Donor newsletter: 7 April 2020
Wilson Asset Management (WAM) partnered with FRRR for the first time in September 2019, after seeing the extent of the impact of the prolonged drought and bushfires on rural, regional and remote communities. WAM agreed to match donations from their network, up to $500,000 – resulting in more than $1M being donated to FRRR’s Disaster Resilience and Recovery Fund.
CEO Kate Thorley shared what motivated the business to donate, and how the partnership evolved.
What was it that drew you to partnering with FRRR?
The reality of the devastation gripping rural and regional Australia became very real to us after we travelled through Queensland at the beginning of our nationwide Shareholder Presentations in November. The sunburnt grass and smoky haze presented a painful image of the suffering that so many Australians were enduring.
Why are you personally passionate about supporting rural, regional and remote communities?
When we saw and heard how our shareholders and their communities were affected by bushfires and drought, including in my hometown of Toowoomba, we wanted to make a real difference. Many of our more than 80,000 shareholders live and work in areas affected by these natural disasters or worry for their family members and friends.
What prompted you to do a matched scheme?
We know that recovering from the devastating bushfires and drought will be a long and difficult road for the families and communities that have been affected. We hoped to make a small difference by supporting our fellow Australians and knew that our shareholders and supporters would want to contribute too.
What is Wilson Asset Management’s corporate mission and vision, and how did working with FRRR fit into your delivery?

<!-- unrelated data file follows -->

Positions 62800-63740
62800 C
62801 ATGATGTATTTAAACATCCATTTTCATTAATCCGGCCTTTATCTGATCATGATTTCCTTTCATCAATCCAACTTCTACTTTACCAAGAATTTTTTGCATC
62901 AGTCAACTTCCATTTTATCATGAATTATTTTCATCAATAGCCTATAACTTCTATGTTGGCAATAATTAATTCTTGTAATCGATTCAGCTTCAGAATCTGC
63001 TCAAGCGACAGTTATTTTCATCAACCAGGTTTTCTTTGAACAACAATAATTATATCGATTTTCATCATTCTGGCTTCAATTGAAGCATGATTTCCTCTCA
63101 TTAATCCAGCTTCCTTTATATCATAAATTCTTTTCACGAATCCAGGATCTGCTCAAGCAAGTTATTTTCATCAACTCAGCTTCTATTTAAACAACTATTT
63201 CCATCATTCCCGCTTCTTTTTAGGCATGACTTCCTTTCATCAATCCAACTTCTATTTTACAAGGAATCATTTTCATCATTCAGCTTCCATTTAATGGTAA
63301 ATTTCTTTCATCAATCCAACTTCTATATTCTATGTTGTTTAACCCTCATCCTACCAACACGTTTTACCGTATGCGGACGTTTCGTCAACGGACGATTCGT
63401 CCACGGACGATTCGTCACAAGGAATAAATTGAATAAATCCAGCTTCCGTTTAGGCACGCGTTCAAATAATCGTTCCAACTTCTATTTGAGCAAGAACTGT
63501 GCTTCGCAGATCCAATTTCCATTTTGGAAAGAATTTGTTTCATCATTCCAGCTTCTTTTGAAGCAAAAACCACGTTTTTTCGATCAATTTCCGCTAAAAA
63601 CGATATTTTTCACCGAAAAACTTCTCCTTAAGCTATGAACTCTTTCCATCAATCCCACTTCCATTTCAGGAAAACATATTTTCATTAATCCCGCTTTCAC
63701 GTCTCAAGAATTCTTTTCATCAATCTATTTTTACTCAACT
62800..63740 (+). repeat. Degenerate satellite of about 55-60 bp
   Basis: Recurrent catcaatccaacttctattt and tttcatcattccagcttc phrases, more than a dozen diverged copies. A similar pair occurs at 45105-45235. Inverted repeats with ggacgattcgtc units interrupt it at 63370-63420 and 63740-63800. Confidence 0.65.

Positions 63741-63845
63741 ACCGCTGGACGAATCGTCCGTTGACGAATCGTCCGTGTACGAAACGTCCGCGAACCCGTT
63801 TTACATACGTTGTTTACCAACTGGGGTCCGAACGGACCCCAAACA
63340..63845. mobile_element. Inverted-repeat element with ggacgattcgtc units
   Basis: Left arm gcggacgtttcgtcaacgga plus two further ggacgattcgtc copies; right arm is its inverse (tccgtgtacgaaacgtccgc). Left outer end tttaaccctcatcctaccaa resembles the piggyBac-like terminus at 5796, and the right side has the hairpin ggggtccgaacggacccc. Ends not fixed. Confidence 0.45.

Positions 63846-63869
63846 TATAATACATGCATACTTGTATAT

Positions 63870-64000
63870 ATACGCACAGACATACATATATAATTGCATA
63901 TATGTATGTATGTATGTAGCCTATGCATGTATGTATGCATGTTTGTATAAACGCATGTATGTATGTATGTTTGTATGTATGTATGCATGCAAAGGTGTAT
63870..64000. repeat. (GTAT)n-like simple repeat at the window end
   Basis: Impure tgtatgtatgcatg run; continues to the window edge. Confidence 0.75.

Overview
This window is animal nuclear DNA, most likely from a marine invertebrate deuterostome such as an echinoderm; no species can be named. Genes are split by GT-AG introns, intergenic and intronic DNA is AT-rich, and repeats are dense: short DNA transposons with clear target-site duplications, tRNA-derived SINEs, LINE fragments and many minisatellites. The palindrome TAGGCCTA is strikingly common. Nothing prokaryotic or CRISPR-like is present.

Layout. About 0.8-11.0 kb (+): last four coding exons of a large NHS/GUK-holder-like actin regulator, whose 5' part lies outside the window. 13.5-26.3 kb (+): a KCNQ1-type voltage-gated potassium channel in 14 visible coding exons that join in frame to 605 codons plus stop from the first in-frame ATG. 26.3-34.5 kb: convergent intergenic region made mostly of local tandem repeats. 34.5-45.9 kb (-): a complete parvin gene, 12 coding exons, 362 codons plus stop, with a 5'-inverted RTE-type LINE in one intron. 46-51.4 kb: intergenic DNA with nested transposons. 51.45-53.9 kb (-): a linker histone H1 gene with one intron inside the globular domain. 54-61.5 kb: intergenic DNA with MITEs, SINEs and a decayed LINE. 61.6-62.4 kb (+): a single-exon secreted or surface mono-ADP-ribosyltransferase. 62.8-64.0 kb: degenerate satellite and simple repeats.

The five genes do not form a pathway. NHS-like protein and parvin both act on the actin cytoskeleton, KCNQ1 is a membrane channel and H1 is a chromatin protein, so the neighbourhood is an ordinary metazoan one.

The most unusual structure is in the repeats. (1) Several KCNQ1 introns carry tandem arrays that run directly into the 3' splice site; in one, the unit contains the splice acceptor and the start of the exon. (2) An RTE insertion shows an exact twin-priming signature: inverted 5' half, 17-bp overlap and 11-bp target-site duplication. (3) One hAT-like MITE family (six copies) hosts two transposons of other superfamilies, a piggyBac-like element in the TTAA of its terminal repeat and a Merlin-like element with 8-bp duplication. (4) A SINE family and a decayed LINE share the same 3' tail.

At Wilson Asset Management, we are passionate about making a difference for our shareholders, our community and our team and perhaps one of the most rewarding areas of our business is what we are able to give. Working with FRRR was an impactful way for us to show our support and make a small difference to Australians during this time.
What drew you to investing in the Disaster Resilience and Recovery Fund? Why is investing in building Disaster Resilience amongst rural, regional and remote communities so important?
We knew that the donation to the FRRR Disaster Resilience and Recovery Fund would reach communities that are most in need and provide long-term support to those who have lost so much. Rural, regional and remote communities are crucial to our country’s culture and economy, and we need to ensure disaster resilience over the long-term.
What was the response to your matching scheme and what was the outcome?
Our shareholders’ stories of natural disasters resonated deeply with our team and we received overwhelming support for the appeal. Thanks to the generosity of our shareholders and supporters, and our partnership with FRRR, we raised $1 million for Australians affected by the devastating bushfires and drought.
While we are shocked at the unprecedented destruction facing Australia, we were also amazed at the number of Australians who have come together and offered support.
Finally, do you have any advice to other organisations / individuals when choosing a not-for-profit to partner with?
These partnerships are an opportunity to make a positive difference in the lives of Australians. It is important that not-for-profits can articulate their purpose and have measurable outcomes that make significant impact.